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Arcade Button As A Coil Splitter?


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Ive found that the sound certain humbuckers make when split is usefull. Ive tried playing guitars that have mini switches and push pull pots to split humbuckers and it has always seemed cumbersome, to me at least.

I read about arcade style killswitches that are the right size and would be easy to push real quick while your playing to split a humbucker while not being in the way. Only problem is that the arcade style switches that ive found are only momentary switches and I dont even know if wiring them to split a humbucker is possible. I would like to find an arcade style button switch that you would push and let go of the switch and it would split the humbucker, then push and let go of the button to go back to full humbucking mode. Ive seen something sort of like it in the Suhr Guthrie Govan signature model blower button, but it just goes to the bridge pickup in full without a cap or anything and the button seems kind of small. I was wondering if any of you had tried this and or if know where to source a push push on-off arcade style switch.

I usually end up smacking the volume knob on a strat when I strum and turn down the volume on accident so I usually just reposition the volume knob on a normal strat and get rid of one of the tone knobs. I was thinking that it would be about the perfect place for a button coil splitter that could be easily accessed quickly, and since it is so low to the body I would not hit it on accident. Im hoping it would look something like this but with a arcade style button to split the neck and bridge humbuckers at the same time instead of a black metal volume knob that i used to represent an arcade style button.

Switch2.jpg

Here are some red arcade style killswitches on a Gibson Buckethead signature les paul that look like they would be the perfect size for the job, though they are only momentary switches.

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Of itself that is not a problem. You can use a momentary switch (with appropriate debouncing) to electronically re-route pickup output into different configurations such as coil tap, etc. It just means that the switch will not carry the pickup signal and the internal impedance of the guitar circuit will become "active". Not a bad thing in my book though.

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Yep - but I believe the point is to incorporate the style of coin-op machine buttons, and I don't think alternating actuator switches are available for those. You could probably modify the button with a common switch, but part of the attraction to coin-op buttons is the feel of them....at least that's why I love them :-)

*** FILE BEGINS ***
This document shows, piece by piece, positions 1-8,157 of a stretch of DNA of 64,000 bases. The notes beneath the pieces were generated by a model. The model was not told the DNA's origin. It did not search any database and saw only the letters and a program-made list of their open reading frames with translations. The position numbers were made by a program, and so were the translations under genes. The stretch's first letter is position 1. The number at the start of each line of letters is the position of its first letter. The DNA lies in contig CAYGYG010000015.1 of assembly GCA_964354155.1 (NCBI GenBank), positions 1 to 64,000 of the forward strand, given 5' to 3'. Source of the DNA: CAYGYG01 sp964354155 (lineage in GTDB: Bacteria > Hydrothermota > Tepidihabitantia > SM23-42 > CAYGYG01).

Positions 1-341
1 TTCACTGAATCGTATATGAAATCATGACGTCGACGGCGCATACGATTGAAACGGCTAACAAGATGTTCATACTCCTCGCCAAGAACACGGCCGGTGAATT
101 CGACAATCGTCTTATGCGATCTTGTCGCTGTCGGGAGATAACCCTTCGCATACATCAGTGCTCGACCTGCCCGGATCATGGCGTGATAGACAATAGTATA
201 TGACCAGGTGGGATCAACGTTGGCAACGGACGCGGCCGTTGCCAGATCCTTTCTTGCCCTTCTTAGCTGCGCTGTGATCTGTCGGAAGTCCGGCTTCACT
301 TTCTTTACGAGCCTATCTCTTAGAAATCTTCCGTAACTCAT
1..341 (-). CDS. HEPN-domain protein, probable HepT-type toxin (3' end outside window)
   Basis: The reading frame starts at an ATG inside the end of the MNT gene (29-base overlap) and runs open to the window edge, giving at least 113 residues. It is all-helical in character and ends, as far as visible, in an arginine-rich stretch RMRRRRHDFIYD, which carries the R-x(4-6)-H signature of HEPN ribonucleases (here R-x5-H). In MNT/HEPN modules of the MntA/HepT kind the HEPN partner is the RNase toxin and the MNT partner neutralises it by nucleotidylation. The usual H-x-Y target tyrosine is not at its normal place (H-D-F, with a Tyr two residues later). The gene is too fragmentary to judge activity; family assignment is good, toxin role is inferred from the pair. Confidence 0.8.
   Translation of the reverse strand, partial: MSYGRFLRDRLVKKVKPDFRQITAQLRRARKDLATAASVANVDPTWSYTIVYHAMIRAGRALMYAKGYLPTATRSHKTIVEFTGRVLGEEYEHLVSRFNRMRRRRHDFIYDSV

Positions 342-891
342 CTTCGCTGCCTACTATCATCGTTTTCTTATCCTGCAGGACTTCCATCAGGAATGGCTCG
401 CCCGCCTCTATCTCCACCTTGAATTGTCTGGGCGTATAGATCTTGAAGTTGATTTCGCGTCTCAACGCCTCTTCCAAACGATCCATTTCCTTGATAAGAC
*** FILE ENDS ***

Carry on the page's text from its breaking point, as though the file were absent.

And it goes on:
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As mentioned Tim, you can use the momentary nature of the switch to active a flip flop circuit which modifies signal paths as desired. For one thing, that kind of circuit will be silent in operation unlike a mechanically routed signal.

Perhaps they're not an ideal idea, but they do have an aesthetic value.

edit: or as Borge says, if you can replace the switch with a latching alternative, you have your solution :-)

Edited by Prostheta
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I dont even know if wiring them to split a humbucker is possible.

Just saw this in the OP, splitting one HB only requires a latching SPST.

Of itself that is not a problem. You can use a momentary switch (with appropriate debouncing) to electronically re-route pickup output into different configurations such as coil tap, etc. It just means that the switch will not carry the pickup signal and the internal impedance of the guitar circuit will become "active". Not a bad thing in my book though.

Not necessarily, the momentary switch could energise a SPST relay to do the coil splitting switching, no need for the guitar signal to have any active circuitry :D but no need really:

The microswitches in arcade switches are the same as you'd find in washing machines, dishwashers and a myriad of other applications, your local appliance repair shop will have a big box of them laying around, take your momentary one in and they may swap it for a latching one or sell you one for a few dollars :D

Edited by borge
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As mentioned Tim, you can use the momentary nature of the switch to active a flip flop circuit which modifies signal paths as desired. For one thing, that kind of circuit will be silent in operation unlike a mechanically routed signal.

Perhaps they're not an ideal idea, but they do have an aesthetic value.

edit: or as Borge says, if you can replace the switch with a latching alternative, you have your solution :-)

oops i missed that i was on my cel phone my lap top was having difficulties. sorry for being a dumbshit.

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